Emails, mobile phones, PDAs, instant messaging, social networks, blogs, Google, voicemail, podcasts and webinars are just some of the technology tools that are supposed to make us all more productive. Really? According to a recent Time magazine article,the writer states that "The Internet, conceived as a research and productivity tool, has become a weapon of mass distraction".
A recent productivity study of workers at two high-tech firms in California showed that workers "switched out" or were interrupted from their task EVERY THREE MINUTES on average. Also, a joint study by Microsoft and the University of Illinois found that it takes a person interrupted by email an average of 16 minutes, 33 seconds to get back to what they were doing. The impact? According to Gloria Mark, Professor of Informatics at the University of California Irvine, who is studying the effect of workplace interruptions and multitasking, there is a psychological cost due to the high frustration and higher mental workload of these interruptions on workers.
So is there any good news? Mark suggests that there are two ways to minimise interruptions - social and technical. Social in terms of having the discipline to limit time on tools like the internet to stay focused on tasks at hand. I'm sure we've all experienced how creative we get with our To-Do list when the office or home internet is down!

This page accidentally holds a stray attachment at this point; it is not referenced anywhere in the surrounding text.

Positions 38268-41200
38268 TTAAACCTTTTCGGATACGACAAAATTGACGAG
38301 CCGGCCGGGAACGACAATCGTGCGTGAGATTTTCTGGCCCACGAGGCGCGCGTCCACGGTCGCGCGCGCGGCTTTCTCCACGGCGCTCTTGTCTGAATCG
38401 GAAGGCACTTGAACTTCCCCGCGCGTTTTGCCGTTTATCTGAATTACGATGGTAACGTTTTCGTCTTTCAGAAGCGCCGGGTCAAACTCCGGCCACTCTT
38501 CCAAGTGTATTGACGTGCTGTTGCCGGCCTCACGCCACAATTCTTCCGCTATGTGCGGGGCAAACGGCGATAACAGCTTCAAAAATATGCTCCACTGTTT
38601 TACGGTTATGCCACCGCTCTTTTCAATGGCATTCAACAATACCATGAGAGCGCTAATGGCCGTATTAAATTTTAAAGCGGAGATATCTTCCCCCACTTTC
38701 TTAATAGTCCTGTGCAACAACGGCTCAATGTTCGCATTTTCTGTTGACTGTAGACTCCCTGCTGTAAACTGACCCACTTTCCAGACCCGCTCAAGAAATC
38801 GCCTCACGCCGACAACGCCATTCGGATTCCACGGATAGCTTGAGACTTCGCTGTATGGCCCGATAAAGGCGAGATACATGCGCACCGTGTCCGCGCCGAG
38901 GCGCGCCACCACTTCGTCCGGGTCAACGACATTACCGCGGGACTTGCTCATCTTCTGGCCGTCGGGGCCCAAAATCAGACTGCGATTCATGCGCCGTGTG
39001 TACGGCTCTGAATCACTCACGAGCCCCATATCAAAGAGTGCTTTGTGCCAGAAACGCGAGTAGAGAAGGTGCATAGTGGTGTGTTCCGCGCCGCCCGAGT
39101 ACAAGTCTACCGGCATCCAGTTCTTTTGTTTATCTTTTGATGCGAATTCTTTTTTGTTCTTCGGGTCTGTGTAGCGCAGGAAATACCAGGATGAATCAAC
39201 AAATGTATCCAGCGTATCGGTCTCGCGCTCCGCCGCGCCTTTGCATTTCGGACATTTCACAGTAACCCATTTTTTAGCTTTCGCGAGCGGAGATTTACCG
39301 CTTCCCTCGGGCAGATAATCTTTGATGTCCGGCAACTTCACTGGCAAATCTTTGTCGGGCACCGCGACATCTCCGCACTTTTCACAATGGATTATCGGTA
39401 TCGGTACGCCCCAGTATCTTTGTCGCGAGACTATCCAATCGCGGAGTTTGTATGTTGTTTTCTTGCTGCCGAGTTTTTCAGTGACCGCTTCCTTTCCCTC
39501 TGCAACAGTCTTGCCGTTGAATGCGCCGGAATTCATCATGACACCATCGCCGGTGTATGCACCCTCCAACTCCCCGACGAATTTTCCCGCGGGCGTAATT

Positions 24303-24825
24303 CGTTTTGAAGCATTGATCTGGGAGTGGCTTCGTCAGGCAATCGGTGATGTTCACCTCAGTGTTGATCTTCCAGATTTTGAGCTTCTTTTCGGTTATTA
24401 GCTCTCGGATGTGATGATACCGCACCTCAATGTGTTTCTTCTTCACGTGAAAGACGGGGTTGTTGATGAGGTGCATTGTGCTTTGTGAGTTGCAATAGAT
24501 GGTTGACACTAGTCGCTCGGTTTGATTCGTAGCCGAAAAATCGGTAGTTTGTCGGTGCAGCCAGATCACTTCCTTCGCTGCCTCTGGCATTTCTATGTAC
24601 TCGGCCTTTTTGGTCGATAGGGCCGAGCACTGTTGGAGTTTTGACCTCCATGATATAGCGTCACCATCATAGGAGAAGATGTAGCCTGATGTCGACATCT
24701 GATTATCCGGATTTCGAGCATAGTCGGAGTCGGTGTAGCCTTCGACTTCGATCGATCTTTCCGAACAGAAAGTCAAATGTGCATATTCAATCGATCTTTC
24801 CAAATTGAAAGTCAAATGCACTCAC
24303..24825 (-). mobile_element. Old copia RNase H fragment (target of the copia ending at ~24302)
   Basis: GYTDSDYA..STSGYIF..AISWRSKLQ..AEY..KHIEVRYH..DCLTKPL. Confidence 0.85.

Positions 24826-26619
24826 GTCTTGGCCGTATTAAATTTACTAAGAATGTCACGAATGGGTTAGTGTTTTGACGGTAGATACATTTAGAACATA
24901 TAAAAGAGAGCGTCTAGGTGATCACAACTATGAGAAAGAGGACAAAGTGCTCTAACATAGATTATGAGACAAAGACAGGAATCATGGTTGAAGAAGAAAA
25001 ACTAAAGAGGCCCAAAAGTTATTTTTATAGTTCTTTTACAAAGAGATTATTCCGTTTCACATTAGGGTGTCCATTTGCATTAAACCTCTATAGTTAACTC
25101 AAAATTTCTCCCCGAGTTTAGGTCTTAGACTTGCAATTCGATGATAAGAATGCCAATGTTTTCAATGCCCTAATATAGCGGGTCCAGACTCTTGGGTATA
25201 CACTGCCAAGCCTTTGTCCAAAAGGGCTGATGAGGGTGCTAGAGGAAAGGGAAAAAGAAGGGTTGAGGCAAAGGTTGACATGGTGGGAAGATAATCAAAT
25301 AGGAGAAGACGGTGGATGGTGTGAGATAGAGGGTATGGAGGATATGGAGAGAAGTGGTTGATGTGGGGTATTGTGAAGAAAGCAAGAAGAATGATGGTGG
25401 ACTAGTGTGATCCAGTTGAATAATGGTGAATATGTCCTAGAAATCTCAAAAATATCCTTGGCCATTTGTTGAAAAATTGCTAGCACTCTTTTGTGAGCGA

The second is technical in which workers are encouraged to BROADCAST WHAT THEY'RE WORKING ON through online networking tools such as Facebook, Linkedin, Plaxo and Twitter. These 'on task' interruptions are found to be beneficial and valuable - as long as they're appropriate and relevant to the topic or task being worked on. The irony that this information is communicated via a disruptive technology like a blog post is not lost on me.
I hope that you found this 'interruption' useful in better understanding how to manage them.
* Managing Workplace Interruptions, BNET Useful Commute Podcast: http://blogs.bnet.com/intercom/?p=1837 (7 minutes, 30 seconds)
* The Offline American by Lev Grossman, Time magazine, August 25, 2008